While I am not an expert in evolutionary biology, what I do know about the
visual systen would indicate that the earliest forms of life evolved the ability to
detect light (after all that's what the visual system does for a living) followed
by the ability to detect changes in light that would correspond to something moving
in the "visual field". Eventually, organisms developed the apparatus to "process" the
information (edge detectors etc.) in order to form images. Evidence from frogs,
fish and lower animals would lean toward this explanation since their visual systems
are composed primarily of cells that are involved with detecting motion and light.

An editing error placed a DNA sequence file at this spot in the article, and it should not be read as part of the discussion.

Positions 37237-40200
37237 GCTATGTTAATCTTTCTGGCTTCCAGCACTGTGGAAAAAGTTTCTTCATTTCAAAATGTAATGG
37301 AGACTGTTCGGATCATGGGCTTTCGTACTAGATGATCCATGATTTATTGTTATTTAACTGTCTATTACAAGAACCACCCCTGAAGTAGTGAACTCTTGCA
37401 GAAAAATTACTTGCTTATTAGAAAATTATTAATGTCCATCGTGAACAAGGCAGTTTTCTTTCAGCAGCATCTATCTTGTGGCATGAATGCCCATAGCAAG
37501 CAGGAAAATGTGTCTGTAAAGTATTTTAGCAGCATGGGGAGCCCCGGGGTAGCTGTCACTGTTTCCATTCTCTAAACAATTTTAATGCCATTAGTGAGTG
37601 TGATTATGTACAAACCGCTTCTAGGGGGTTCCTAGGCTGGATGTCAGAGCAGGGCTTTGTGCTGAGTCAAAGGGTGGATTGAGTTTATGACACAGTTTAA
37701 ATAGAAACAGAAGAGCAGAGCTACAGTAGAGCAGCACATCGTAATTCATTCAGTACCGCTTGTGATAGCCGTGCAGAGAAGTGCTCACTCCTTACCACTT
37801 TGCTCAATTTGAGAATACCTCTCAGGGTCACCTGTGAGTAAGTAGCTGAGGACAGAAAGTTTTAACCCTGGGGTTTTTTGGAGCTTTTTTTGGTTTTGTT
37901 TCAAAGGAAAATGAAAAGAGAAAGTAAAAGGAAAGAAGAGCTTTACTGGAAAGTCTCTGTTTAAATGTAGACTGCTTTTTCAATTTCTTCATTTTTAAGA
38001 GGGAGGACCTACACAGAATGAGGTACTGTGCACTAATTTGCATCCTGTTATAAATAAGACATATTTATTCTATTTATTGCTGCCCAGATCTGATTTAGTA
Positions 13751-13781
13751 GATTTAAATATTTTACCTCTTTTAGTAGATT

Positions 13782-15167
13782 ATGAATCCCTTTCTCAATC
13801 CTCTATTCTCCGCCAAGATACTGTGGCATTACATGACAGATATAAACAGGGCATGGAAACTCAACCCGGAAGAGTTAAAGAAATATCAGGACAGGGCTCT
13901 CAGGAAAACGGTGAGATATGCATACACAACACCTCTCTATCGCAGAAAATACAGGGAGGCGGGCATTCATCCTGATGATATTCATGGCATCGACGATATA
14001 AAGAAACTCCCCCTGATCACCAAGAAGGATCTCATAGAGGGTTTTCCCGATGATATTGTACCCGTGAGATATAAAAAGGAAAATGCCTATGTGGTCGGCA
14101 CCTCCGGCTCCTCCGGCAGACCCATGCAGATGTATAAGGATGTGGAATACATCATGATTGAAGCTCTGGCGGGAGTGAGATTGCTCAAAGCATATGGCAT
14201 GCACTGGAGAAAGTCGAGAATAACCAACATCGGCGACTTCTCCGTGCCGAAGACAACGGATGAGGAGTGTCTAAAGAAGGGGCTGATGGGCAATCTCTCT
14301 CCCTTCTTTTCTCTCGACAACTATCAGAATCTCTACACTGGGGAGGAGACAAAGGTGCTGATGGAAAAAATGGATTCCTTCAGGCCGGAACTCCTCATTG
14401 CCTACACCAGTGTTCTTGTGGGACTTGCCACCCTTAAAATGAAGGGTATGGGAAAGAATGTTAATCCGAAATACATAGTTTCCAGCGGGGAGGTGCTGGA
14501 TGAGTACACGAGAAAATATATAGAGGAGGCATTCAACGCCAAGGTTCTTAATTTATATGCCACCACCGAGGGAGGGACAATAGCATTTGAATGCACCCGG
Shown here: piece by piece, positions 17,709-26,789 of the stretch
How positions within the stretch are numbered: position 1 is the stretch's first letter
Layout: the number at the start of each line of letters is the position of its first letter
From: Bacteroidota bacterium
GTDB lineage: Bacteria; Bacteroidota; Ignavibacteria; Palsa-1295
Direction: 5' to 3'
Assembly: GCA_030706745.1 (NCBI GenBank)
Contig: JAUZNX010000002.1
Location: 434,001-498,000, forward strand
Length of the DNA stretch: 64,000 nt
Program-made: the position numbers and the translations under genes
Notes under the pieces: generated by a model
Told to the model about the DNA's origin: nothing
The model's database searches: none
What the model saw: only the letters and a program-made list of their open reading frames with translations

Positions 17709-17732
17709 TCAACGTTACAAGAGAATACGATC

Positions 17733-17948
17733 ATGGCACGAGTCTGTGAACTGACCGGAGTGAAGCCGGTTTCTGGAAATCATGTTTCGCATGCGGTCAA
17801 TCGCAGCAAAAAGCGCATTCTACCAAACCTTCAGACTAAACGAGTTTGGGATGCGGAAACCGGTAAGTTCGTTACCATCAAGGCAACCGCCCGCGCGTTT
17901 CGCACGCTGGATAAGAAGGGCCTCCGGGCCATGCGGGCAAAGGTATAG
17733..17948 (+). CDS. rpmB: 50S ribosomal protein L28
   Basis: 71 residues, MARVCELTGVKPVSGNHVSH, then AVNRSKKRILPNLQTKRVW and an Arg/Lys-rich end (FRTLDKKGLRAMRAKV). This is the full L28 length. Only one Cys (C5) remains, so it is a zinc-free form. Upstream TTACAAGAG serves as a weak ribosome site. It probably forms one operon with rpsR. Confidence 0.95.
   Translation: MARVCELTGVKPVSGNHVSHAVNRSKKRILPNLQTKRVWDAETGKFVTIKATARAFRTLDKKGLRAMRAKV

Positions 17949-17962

However, if you take into consideration the visual capabilities of squid and octopi,
you might be led to believe that object and motion detection developed somewhat
in parallel. The jury is still out.
If I remember my high school biology correctly, planaria are among the organisms
that are only able to detect light. And for the record...detecting motion is one of
the easiest things the visual system does...interpreting it is the hard part.
Division of Neuroscience
Baylor College of Medicine